As such, training from a young age is an absolute must to ensure you are not overpowered if the dog becomes excited.
Thankfully, both breeds are eager to please their owners and will respond quickly to training.
As with any breed of dog, ensure that your puppy is well-socialized.
The ideal time to socialize your puppy is between 8 and 16 weeks of age.
Socializing is simply a matter of introducing your puppy to a variety of new situations while they are young.
This teaches them that these situations are nothing to be afraid of.
A well-socialized puppy will grow into a well-balanced dog that is not fearful of new people, situations, smells and experiences.
All in all, they are primed to get the most out of life.
Particularly in the case of these large breeds, a fearful dog could be very hard to manage indeed.
If you would like some tips on where to start with the training your puppy or dog, you can find a wealth of resources here.
Bernese Mountain Dog Vs St. Bernard Exercise
Neither of these dogs are very high energy, but the Bernese will appreciate a little more exercise than the St. Bernard.
The Bernese will really enjoy participating in canine sports such as agility, herding or obedience.
The St. Bernard will happily accompany you on a walk or might even enjoy pulling your kids around in a cart like the Bernese.
But ultimately, the St. Bernard is happiest if she is doing whatever you are.
Both breeds can be susceptible to joint problems such as hip and elbow dysplasia. When exercising your dog, make sure you keep an eye on their movement for signs of discomfort.
The St. Bernard may have some issues if they are moved from a very cool environment, such as inside in air conditioning, to the heat.
In the summer, be careful that they have a cool place to rest with plenty of water.
Don’t put them through sudden temperature changes.
Bernese Mountain Dog vs St. Bernard Health
Both of these dogs live up to around 10 years of age.
Being large dogs, both are susceptible to bloat, which is a sudden, life-threatening condition.
If you have a large breed dog, you should be aware of the symptoms of bloat.
Educate yourself about what to do if the situation arises.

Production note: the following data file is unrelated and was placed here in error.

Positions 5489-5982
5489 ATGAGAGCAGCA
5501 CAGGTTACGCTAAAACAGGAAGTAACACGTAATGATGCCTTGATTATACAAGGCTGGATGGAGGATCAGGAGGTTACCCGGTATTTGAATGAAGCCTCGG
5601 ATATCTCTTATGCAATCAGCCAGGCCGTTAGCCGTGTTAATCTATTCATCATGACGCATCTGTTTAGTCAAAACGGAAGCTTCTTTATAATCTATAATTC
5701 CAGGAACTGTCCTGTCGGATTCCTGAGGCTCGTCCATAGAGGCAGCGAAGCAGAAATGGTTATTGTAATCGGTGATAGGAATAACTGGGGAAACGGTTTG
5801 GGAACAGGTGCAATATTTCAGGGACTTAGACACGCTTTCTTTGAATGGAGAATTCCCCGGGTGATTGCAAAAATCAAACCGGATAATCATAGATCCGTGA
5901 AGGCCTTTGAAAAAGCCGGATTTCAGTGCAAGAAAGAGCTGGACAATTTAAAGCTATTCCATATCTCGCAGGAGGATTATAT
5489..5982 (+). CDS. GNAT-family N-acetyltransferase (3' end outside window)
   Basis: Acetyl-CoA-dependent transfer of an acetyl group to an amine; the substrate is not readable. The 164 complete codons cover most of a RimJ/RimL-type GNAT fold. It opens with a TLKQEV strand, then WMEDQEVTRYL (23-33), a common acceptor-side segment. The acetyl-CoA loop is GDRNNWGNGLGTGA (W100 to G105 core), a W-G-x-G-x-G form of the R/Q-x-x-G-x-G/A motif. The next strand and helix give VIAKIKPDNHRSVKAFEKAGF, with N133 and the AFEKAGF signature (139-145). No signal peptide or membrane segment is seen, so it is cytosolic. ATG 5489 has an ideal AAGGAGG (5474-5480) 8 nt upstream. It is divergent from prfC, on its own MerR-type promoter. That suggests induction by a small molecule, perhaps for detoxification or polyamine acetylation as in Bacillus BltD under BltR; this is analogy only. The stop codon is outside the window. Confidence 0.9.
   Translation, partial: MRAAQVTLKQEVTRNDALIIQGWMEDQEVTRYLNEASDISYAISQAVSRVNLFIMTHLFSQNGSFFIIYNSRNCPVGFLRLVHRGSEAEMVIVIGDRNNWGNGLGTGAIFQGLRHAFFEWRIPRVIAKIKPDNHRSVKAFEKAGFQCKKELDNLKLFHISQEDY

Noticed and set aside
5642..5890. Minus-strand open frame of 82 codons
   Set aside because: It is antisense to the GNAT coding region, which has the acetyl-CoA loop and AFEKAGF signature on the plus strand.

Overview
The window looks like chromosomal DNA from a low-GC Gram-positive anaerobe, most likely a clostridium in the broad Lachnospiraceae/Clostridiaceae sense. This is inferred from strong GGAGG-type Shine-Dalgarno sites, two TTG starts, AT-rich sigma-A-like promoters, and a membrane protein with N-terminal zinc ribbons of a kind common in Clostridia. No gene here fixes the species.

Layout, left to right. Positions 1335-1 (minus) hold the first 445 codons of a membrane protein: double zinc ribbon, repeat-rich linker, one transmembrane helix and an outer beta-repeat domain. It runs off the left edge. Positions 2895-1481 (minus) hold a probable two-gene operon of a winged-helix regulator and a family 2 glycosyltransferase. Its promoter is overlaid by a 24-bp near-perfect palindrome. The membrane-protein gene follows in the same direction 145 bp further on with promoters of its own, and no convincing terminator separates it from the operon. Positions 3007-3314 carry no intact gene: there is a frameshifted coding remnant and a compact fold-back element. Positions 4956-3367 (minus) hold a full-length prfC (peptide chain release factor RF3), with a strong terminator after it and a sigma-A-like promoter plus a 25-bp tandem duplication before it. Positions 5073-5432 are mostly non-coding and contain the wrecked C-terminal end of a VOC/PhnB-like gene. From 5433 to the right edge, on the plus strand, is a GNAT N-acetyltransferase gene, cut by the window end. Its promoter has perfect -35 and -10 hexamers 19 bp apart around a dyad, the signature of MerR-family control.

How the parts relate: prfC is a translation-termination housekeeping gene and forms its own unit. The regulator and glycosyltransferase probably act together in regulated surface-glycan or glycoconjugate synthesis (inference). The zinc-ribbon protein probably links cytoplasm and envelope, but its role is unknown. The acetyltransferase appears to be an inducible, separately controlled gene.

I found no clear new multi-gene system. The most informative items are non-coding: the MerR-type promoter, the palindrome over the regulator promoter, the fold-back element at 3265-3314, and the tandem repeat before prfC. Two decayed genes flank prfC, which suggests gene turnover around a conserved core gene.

Other health problems that these breeds are both susceptible to are hip and elbow dysplasia, eye problems, and heart problems.
It is advisable that you check the health of the parents.
The Bernese Mountain dog may also be susceptible to von Willebrand’s Disease (a condition that affects blood clotting).
The American Kennel Club suggests that St. Bernards should be tested for Degenerative Myelopathy.
However, it also appears this condition has been recorded in Bernese Mountain Dogs.
Both these breeds of dog will need daily brushing during shedding season and weekly brushing otherwise.
It is also important that their ears are checked for foreign objects and infection.
And a note of warning—St. Bernards drool. While they drool to differing degrees from dog to dog, don’t get one of these dogs and expect they won’t be a little messy.
Which Breed Makes a Better Pet?
Both of these dogs make great family pets. They are gentle, loyal, kind and steady. While they are not aggressive, their sheer size may also deter unwanted visitors.
Due to their size, you will also need to make sure you have the budget to feed such a big dog.
In the case of the Bernese, you will have to have enough time and space to let them get enough exercise.
Be prepared to put some time into training either breed.
Despite their beautiful natures, their size dictates that they need to be well-mannered.
A well-socialized, appropriately trained Bernese or St. Bernard will surely make a much-loved addition to a family with the time (and budget) to invest in one of these kind and loyal companions.
References and Further Reading
- Glickman, L. 2000. “Incidence of Breed-Related Risk Factors for Gastric Dilatation-Volvulus in Dogs.” Journal of the American Veterinary Medical Association
- Dodds, W.J. 1984. “Von Willebrand’s Disease in Dogs.” Modern Veterinary Practice
- Zeng, R., et al. 2014. “Breed Distribution of SOD1 Alleles Previously Associated with Canine Degenerative Myelopathy.” Journal of Veterinary Internal Medicine